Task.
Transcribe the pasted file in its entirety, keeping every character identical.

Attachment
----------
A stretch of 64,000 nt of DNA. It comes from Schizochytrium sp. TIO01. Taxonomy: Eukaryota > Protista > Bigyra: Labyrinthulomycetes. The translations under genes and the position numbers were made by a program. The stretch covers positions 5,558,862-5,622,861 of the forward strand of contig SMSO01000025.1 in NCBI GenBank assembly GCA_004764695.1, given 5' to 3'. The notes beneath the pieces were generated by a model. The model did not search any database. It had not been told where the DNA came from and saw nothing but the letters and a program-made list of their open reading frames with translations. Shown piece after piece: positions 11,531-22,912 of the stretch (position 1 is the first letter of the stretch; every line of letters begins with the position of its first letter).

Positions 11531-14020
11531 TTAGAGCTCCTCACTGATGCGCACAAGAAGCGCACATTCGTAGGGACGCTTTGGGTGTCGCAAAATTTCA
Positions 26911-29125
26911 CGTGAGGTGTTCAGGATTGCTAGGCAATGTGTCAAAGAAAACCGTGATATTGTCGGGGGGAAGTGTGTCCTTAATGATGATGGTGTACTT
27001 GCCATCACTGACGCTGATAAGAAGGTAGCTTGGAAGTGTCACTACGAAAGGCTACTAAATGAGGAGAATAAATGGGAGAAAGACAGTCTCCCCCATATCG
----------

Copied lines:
A stretch of 64,000 nt of DNA. It comes from Schizochytrium sp. TIO01. Taxonomy: Eukaryota > Protista > Bigyra: Labyrinthulomycetes. The translations under genes and the position numbers were made by a program. The stretch covers positions 5,558,862-5,622,861 of the forward strand of contig SMSO01000025.1 in NCBI GenBank assembly GCA_004764695.1, given 5' to 3'. The notes beneath the pieces were generated by a model. The model did not search any database. It had not been told where the DNA came from and saw nothing but the letters and a program-made list of their open reading frames with translations. Shown piece after piece: positions 11,531-22,912 of the stretch (position 1 is the first letter of the stretch; every line of letters begins with the position of its first letter).

Positions 11531-14020
11531 TTAGAGCTCCTCACTGATGCGCACAAGAAGCGCACATTCGTAGGGACGCTTTGGGTGTCGCAAAATTTCA
Positions 26911-29125
26911 CGTGAGGTGTTCAGGATTGCTAGGCAATGTGTCAAAGAAAACCGTGATATTGTCGGGGGGAAGTGTGTCCTTAATGATGATGGTGTACTT
27001 GCCATCACTGACGCTGATAAGAAGGTAGCTTGGAAGTGTCACTACGAAAGGCTACTAAATGAGGAGAATAAATGGGAGAAAGACAGTCTCCCCCATATCG